Last week, the Department of State’s Directorate of Defense Trade Controls (DDTC) and the Department of Commerce’s Bureau of Industry and Security (BIS) published proposed rules (available here and here) that would modify the export controls on military aircraft, military gas turbine engines, and related items. The proposed adjustments are part of the U.S. government’s review of the initial round of changes to the International Traffic in Arms Regulations (ITAR) and the Export Administration Regulations (EAR) that were made pursuant to the President’s Export Control Reform Initiative. This review is designed to help ensure that the controls are clear, do not inadvertently and excessively regulate items in normal commercial use, and account for technological advances.
Among other proposed modifications, BIS plans to reduce the level of controls in the EAR on some minor parts and components of military aircraft, including certain valves and gauges, along with L100 aircraft manufactured before 2013. These changes should have a beneficial impact on U.S. industry, making it easier for exporters to ship such items abroad.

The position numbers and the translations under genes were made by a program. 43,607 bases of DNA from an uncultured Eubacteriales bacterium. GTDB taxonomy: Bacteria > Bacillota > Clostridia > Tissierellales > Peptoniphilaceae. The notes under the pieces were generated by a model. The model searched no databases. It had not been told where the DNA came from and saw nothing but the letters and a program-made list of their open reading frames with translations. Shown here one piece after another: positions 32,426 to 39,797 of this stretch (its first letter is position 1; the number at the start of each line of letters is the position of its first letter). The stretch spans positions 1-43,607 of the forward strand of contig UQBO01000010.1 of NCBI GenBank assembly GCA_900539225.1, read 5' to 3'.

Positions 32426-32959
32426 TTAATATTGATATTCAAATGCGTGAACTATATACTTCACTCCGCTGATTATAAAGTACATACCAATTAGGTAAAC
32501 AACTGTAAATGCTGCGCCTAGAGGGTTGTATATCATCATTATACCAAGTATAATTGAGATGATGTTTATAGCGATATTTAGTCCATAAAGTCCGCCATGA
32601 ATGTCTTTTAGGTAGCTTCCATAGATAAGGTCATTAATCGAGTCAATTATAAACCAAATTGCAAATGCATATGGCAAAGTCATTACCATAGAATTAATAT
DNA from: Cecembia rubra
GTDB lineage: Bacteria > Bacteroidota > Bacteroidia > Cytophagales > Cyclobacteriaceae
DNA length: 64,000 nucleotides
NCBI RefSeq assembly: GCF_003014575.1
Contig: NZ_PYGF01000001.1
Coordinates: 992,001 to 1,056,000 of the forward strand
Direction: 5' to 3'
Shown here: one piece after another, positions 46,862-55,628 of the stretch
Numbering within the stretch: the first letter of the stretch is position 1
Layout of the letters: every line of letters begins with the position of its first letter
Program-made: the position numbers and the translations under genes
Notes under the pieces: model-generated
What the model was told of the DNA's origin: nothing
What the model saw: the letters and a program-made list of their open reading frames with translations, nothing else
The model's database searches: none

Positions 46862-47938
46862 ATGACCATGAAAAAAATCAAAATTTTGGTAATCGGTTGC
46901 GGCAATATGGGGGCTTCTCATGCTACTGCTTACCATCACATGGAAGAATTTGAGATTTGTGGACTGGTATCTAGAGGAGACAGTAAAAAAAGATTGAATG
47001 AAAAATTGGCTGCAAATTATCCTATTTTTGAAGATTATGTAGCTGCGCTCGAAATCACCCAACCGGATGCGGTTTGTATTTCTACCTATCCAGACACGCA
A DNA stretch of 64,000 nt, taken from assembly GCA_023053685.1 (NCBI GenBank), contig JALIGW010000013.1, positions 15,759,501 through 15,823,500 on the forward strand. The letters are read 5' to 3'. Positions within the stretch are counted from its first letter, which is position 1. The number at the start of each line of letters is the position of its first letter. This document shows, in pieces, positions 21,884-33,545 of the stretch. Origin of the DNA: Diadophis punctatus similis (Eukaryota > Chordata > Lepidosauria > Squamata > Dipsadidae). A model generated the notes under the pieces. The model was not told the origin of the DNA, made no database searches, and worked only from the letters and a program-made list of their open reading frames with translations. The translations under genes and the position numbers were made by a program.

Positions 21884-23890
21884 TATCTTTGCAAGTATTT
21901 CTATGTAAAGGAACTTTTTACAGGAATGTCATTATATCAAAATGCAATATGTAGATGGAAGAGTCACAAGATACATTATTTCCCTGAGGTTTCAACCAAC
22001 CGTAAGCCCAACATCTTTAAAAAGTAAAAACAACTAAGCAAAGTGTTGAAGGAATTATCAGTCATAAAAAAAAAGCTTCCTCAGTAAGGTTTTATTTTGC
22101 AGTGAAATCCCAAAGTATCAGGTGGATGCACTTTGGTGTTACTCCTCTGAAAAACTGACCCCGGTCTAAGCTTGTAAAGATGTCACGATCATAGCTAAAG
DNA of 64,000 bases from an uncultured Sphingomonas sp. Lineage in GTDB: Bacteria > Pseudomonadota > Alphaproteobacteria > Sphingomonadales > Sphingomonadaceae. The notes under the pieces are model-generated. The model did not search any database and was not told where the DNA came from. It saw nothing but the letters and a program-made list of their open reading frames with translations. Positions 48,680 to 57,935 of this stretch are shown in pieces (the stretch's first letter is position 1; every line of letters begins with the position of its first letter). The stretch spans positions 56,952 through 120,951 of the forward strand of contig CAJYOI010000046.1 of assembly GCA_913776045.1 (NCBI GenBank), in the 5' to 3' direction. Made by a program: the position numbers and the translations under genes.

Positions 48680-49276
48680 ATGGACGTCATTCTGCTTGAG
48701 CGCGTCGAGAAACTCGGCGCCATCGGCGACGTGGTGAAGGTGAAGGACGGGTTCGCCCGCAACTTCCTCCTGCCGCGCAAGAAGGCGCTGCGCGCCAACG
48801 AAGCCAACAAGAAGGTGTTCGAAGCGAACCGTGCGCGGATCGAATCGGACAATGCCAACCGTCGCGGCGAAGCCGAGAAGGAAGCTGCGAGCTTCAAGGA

DDTC’s proposed rule similarly includes several modifications and clarifications, including a proposal to shift certain types of production and test equipment for specific military aircraft to control under the ITAR because this equipment inherently reveals technical data related to the ITAR-controlled aircraft. For example, if the new rule is finalized, a wind tunnel and other scale test models specially designed for an F-35 aircraft would be controlled by the ITAR, rather than the EAR.
Industry members are encouraged to submit comments on the proposed modifications, which are due to the agencies by March 25, 2016.